Richard L. Bushman, a leading scholar of Mormonism and foremost biographer of its founder Joseph Smith, said the following during a meeting on June 12, 2016:
I think that for the Church to remain strong it has to reconstruct its narrative. The dominant narrative is not true; it can’t be sustained. The Church has to absorb all this new information or it will be on very shaky grounds and that’s what it is trying to do and it will be a strain for a lot of people, older people especially. But I think it has to change.
I think these words will echo for many decades to come, as Mormonism comes to grips with its history, theology, and scriptures in the light of new modern understandings and shifts in the way people are approaching spirituality. Many things about its traditional narrative just don’t ring “true” to many people anymore. I will begin to offer a radical reconstruction of the Mormon narrative, what I think may be a better interpretation of the revelation in our modern day, which also applies in many ways to Christianity in general. Continue reading “A Radical Reconstruction of the Mormon Narrative (and Christianity)”
At times I feel like much religious terminology and symbolism has failed to bring unity to our modern culture and global society, and that we need new terms and symbols to point to these highest realities for which we yearn. New religious movements often emerge under such conditions (and there are tens of thousands of these movements in the world today). But I’m not sure that helps, but just further divides us, each believing they have “the truth.” Continue reading “Mapping The World’s Religious and Secular Symbols”
(This is the continuation of a series exploring the nature of the human ego in the world’s religions and science, beginning with this post.)
In modern times the nature of the human ego has also been recognized by many in scientific disciplines, in psychology and other fields. I described some of this in an earlier post, in the psychological study of cognitive development in children. But what about losing the sense of “self,” the sense of an “I”? Continue reading “Ego Transcendence in Secular Science”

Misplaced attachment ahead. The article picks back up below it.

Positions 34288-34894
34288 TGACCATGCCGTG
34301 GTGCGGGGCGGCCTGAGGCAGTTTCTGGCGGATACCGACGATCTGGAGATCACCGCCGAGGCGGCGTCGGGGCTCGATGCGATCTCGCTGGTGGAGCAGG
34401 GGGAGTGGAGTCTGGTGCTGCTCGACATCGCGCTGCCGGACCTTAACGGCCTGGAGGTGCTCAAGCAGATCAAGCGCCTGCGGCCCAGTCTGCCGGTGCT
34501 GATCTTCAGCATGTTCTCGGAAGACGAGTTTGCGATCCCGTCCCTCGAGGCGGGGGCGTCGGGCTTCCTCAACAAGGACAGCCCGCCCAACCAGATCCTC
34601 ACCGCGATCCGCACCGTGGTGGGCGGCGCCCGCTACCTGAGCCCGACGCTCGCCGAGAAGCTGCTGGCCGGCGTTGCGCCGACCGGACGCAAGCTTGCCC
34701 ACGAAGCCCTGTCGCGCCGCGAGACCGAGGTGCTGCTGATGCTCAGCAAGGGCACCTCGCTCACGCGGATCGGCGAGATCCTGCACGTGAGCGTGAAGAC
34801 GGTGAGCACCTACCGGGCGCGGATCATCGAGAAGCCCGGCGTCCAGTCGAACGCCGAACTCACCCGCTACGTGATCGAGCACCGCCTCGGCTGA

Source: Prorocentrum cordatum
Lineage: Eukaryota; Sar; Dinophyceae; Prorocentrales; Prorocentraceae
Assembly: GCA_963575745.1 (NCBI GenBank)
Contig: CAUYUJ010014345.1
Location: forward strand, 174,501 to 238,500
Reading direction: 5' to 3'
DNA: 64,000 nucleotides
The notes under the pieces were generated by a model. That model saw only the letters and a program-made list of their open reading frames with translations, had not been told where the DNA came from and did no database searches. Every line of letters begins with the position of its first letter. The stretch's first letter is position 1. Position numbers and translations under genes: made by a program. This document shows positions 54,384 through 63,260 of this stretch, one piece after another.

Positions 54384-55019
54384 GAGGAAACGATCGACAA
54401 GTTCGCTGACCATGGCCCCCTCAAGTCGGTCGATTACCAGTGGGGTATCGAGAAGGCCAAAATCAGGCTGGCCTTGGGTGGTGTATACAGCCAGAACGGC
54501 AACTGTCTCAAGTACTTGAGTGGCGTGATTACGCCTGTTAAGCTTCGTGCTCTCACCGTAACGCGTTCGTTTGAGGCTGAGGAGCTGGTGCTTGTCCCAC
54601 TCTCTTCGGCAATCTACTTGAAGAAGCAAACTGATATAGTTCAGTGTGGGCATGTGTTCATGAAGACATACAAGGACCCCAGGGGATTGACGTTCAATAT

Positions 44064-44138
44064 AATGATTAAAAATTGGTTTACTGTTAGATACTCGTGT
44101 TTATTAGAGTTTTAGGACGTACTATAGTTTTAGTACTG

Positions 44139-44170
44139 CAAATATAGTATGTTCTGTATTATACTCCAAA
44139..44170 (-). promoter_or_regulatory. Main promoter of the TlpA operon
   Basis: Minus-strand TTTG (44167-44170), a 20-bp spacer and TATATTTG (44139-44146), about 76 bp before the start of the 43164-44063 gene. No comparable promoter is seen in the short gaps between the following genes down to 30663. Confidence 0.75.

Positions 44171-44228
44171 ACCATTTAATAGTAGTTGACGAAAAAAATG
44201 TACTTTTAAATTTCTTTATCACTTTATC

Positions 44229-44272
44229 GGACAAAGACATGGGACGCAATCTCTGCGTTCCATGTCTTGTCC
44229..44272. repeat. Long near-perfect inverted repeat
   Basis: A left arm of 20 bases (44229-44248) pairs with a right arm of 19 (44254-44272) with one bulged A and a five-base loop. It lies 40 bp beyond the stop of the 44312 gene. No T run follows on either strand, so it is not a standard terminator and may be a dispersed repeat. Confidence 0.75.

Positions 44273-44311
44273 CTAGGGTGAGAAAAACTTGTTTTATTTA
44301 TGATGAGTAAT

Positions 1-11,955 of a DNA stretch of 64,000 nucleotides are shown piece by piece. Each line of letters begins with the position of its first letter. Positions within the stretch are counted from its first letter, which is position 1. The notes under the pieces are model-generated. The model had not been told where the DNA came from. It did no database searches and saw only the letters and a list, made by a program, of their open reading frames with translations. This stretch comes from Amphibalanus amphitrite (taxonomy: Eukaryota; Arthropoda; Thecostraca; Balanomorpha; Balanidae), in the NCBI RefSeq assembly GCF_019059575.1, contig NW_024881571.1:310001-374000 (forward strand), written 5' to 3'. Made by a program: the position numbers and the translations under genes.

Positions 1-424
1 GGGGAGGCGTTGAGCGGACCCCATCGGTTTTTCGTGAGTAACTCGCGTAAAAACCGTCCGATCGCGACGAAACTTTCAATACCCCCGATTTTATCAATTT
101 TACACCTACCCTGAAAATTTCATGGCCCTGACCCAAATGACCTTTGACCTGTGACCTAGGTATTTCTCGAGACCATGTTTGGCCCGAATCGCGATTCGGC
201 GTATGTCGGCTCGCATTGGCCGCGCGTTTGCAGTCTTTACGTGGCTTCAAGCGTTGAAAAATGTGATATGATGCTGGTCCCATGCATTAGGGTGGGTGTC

One element that I think is shared among all the religions, which has become quite conspicuous to me in recent times, is their history and beliefs about the nature of the human ego, and that this ego is a major obstacle to the flourishing of life and love in ourself and the world, and that transcending the ego is a major goal, if not the goal, of human life. This ego transcendence may be the central feature in all religions, the underlying core message and purpose of all spirituality. And science is beginning to discover this too. Continue reading “Sacrificing Ego Consciousness In the World’s Religions & Science”
This morning I came across a quote in an excellent essay by Daniel Christian Wahl, frequently attributed to the renowned modern theoretical physicist Albert Einstein. Wahl did not misquote him, but it seems to be often misquoted when cited in full. It is this:
A human being is a part of the whole, called by us “Universe”, a part limited in time and space. He experiences himself, his thoughts and feelings as something separated from the rest — a kind of optical delusion of his consciousness. This delusion is a kind of prison for us, restricting us to our personal desires and to affection for a few persons nearest to us. Our task must be to free ourselves from this prison by widening our circle of compassion to embrace all living creatures and the whole of nature in its beauty. Nobody is able to achieve this completely, but the striving for such achievement is in itself a part of the liberation and a foundation for inner security.